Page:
People v. Lacey, No. 84SA527

Docket NºNo. 84SA527
Citation723 P.2d 111
Case DateJune 23, 1986
CourtSupreme Court of Colorado

Page 111

723 P.2d 111
The PEOPLE of the State of Colorado, Plaintiff-Appellee,
v.
James L. LACEY, Defendant-Appellant.
No. 84SA527.
Supreme Court of Colorado,
En Banc.
June 23, 1986.
Rehearing Denied Aug. 25, 1986.

Page 112

Duane Woodard, Atty. Gen., Charles B. Howe, Deputy Atty. Gen., Richard H. Forman, Sol. Gen., Peter J. Stapp, Asst. Atty. Gen., Denver, for plaintiff-appellee.

David F. Vela, Colo. State Public Defender, Michael J. Heher, Peggy O'Leary, Deputy State Public Defenders, Denver, for defendant-appellant.

ROVIRA, Justice.

The defendant, James Lacey, appeals the trial court's denial of his Crim.P. 35(a) and (b) motions to correct an illegal sentence and for reduction of sentence. 1 We affirm.

On October 19, 1982, the defendant pleaded guilty to the charge of conspiracy to commit aggravated motor vehicle theft, a class four felony. 2 At the defendant's arraignment, the court told the defendant that if it were "to find aggravation in the case, then instead of imposing a maximum sentence of four years, the court could impose a maximum sentence of eight years." Defense counsel then informed the trial court: "I have advised Mr. Lacey that since he was on probation at the time of the commission of the offense, in all likelihood, if the court were to impose a sentence, it would have to be in the aggravated range." The trial court then incorrectly advised the defendant that if he was on probation at the time of the underlying felony, and the court imposed a sentence, the sentence would be from two to eight years. 3

Three months later, at sentencing, defense counsel again told the trial court that the defendant was on probation at the time he committed the offense. The presentence report also informed the trial court that the defendant had been on probation for a prior felony at the time he conspired to commit aggravated motor vehicle theft. Pursuant to section 18-1-105(9)(a)(III), 8 C.R.S. (1985 Supp.), the court then imposed a sentence in the aggravated range of four years and one day plus one year of probation. Subsequently, the defendant moved for correction of illegal sentence and for reduction of sentence. Both motions were denied. On appeal, the defendant alleges that section 18-1-105(9)(a)(III), 8 C.R.S. (1985 Supp.), is unconstitutional and, accordingly, seeks reconsideration and reduction of his sentence.

I.

Defendant first argues that section 18-1-105(9)(a)(III) is facially unconstitutional because it denies him due process of law as required by the fifth and fourteenth amendments of the United States Constitution and article II, section 25, of the Colorado Constitution. Section 18-1-105(9)(a)(III) provides:

(9)(a) The presence of any one or more of the following extraordinary aggravating circumstances shall require the court, if it sentences the defendant to incarceration, to sentence the defendant to a term greater than the maximum in the presumptive range, but not more than twice

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the maximum term authorized in the presumptive range for the punishment of a felony:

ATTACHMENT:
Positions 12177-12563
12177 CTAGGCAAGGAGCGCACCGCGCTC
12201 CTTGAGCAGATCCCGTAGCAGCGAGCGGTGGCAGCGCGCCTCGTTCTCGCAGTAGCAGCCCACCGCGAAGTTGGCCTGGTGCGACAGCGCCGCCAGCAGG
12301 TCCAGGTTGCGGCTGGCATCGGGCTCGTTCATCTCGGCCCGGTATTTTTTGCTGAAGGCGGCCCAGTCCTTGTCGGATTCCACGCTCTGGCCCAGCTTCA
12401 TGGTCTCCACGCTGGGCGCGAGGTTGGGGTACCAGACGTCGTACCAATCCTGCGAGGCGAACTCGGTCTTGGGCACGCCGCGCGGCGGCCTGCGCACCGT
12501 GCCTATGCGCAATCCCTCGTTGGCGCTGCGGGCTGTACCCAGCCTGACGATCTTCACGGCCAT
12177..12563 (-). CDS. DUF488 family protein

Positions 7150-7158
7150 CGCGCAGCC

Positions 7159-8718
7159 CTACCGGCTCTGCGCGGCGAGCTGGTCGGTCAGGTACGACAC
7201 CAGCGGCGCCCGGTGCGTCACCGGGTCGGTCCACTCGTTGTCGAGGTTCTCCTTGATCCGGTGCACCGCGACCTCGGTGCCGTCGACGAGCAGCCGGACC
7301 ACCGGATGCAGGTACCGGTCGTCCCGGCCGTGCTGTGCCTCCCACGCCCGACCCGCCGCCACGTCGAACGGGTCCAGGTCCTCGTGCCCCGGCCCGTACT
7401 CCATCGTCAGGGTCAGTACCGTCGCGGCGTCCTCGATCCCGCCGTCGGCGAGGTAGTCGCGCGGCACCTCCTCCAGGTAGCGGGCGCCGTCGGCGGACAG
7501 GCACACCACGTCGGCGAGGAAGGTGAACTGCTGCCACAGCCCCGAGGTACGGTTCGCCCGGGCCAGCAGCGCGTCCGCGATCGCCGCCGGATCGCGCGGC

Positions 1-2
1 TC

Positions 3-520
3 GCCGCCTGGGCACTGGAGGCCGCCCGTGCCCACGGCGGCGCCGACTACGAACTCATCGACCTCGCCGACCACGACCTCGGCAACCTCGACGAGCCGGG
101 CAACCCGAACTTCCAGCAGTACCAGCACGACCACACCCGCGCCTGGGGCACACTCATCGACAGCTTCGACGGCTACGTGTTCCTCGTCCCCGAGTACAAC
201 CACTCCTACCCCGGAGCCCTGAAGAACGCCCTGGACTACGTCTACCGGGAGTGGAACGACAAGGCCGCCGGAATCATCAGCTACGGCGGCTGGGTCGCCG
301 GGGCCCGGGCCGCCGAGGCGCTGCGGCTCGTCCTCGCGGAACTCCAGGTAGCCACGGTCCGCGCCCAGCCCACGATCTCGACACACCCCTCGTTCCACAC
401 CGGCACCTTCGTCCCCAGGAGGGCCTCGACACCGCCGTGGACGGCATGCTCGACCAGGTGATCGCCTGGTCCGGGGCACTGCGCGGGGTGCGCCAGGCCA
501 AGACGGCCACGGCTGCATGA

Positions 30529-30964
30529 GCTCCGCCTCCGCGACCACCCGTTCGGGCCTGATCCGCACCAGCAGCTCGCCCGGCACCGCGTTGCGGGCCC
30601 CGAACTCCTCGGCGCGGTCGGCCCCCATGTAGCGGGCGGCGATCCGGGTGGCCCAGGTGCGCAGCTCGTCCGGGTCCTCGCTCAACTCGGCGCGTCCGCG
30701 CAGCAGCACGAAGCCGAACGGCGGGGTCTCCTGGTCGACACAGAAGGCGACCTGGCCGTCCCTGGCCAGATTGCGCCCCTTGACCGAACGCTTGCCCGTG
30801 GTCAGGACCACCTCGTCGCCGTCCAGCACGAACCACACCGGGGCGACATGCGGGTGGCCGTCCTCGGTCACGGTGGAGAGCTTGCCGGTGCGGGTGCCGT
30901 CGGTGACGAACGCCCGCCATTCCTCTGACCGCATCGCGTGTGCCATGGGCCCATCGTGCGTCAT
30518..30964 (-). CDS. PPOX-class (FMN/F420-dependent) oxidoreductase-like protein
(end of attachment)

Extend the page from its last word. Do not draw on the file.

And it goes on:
....

(III) The defendant was on probation for another felony at the time of the commission of the felony.

The defendant maintains that the statute violates due process because it does not require: (1) notice in the information that the defendant is subject to enhanced sentencing; and (2) proof beyond a reasonable doubt that the defendant was on probation for a felony when he committed the substantive felony.

As a threshold matter, we agree with the defendant that section 18-1-105(9)(a)(III) is a sentence enhancement statute. In People v. Smith, 195 Colo. 404, 406, 579 P.2d 1129, 1130 (1978), this court stated that a punishment enhancer is a statute which enhances the minimum sentence that the substantive offense would ordinarily carry. See also People v. Haymaker, 716 P.2d 110, 117 n. 10 (Colo.1986). Here, because the defendant was on probation, section 18-1-105(9)(a)(III) operated to enhance the minimum sentence for the class four felony from two years to beyond four years. We conclude, therefore, that section 18-1-105(9)(a)(III) is a sentence enhancer.

We also agree with the defendant that certain procedural safeguards must attach to sentence enhancement statutes. See, e.g., People v. Chavez, 621 P.2d 1362 (Colo.), cert. denied, 451 U.S. 1028, 101 S.Ct. 3019, 69 L.Ed.2d 398 (1981). However, we do not believe that the statute itself must contain provisions relating to notice and proof of prior probationary status. While we agree that a defendant subject to section 18-1-105(9)(a)(III) is entitled to notice that he is subject to enhanced punishment, and that, where the defendant contests his probationary status, the prosecution has the burden of proving the defendant's probationary status, we do not believe that the statute itself is invalid for failing to set forth such provisions.

In Oyler v. Boles, 368 U.S. 448, 82 S.Ct. 501, 7 L.Ed.2d 446 (1962), the Supreme Court construed the West Virginia habitual criminal statute and held that "a defendant must receive reasonable notice and an opportunity to be heard relative to the recidivist charge even if due process does not require that notice be given prior to the trial on the substantive offense." 368 U.S. at 452, 82 S.Ct. at 504 (emphasis added); see also Specht v. Patterson, 386 U.S. 605, 610, 87 S.Ct. 1209, 1212, 18 L.Ed.2d 326 (1967). The defendant has not cited any convincing authority for the proposition that procedural due process requires that the sentence enhancing statute itself contain a notice provision, and we refuse to adopt such a requirement. Rather, we hold that the defendant is entitled to reasonable notice that he is subject to enhanced sentencing under section 18-1-105(9)(a)(III).